Paris -- A conference at the Garnelles Cultural Center

On Thursday, October 27, Cardinal Jean-Louis Tauran gave a conference on the controversial question “Does the Holy See have political power?”

Before an audience of a hundred, mostly young people, Cardinal Tauran, who until a few years ago was in charge of relations between the Holy See and other states, unraveled the various questions implicit in the title of his talk. He considered the meaning of political power, the application to international law of the adage pacta sunt servanda, “treaties must be observed,” the proper balance of nations in international organisms as a necessary means for the maintenance of a lasting peace, the definition of a just war, the question of disarmament, respect for human rights, etc. His conclusion was that the Holy See is not a state like others: it is a “fellow traveler,” “the voice that mankind’s conscience hopes for, which seeks not to conquer but to convince.” It can only be considered a power if, with Pascal, one affirms that “the role of power is to protect.”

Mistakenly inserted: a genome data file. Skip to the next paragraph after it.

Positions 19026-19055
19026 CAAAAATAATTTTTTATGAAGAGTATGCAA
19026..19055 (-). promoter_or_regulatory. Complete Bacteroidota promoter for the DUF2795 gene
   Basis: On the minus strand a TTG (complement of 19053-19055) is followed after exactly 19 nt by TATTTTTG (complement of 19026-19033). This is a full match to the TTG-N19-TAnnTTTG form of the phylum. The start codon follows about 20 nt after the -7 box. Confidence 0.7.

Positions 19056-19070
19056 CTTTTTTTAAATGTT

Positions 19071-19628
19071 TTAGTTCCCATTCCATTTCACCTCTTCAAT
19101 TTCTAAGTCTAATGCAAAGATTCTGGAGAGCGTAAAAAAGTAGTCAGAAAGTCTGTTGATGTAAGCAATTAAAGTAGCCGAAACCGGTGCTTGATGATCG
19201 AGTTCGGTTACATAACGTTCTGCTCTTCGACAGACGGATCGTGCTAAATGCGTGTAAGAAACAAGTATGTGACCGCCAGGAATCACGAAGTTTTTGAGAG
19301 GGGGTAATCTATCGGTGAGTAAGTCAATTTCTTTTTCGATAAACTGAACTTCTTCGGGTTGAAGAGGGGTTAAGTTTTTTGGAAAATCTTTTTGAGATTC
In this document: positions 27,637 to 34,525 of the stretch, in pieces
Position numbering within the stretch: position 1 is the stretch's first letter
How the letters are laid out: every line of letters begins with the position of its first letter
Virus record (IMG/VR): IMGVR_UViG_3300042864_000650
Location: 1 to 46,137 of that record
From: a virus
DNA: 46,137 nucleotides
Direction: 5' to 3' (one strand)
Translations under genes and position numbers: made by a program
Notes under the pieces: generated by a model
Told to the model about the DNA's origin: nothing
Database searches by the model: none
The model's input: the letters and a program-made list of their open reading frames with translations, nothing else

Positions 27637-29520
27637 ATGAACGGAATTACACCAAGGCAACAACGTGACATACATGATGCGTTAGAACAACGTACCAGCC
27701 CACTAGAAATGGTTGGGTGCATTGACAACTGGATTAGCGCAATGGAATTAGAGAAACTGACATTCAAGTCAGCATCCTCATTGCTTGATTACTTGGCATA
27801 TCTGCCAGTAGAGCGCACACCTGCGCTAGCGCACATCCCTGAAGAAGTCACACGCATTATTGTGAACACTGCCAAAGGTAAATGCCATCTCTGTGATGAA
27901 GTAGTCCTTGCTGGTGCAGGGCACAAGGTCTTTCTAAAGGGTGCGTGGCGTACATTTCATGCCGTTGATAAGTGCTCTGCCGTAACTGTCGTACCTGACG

During the question and answer session there was time to consider the Christian roots of Europe, democracy as a form of government, and the situation of Christians in countries undergoing conflict. There were also many references to Pope Benedict XVI. Referring to what a woman in Rome had told him, Cardinal Tauran said: “our new Pope is extraordinary; he says very profound things and people can understand everything he says.”

Romana, n. 41, July-December 2005, p. 326-327.

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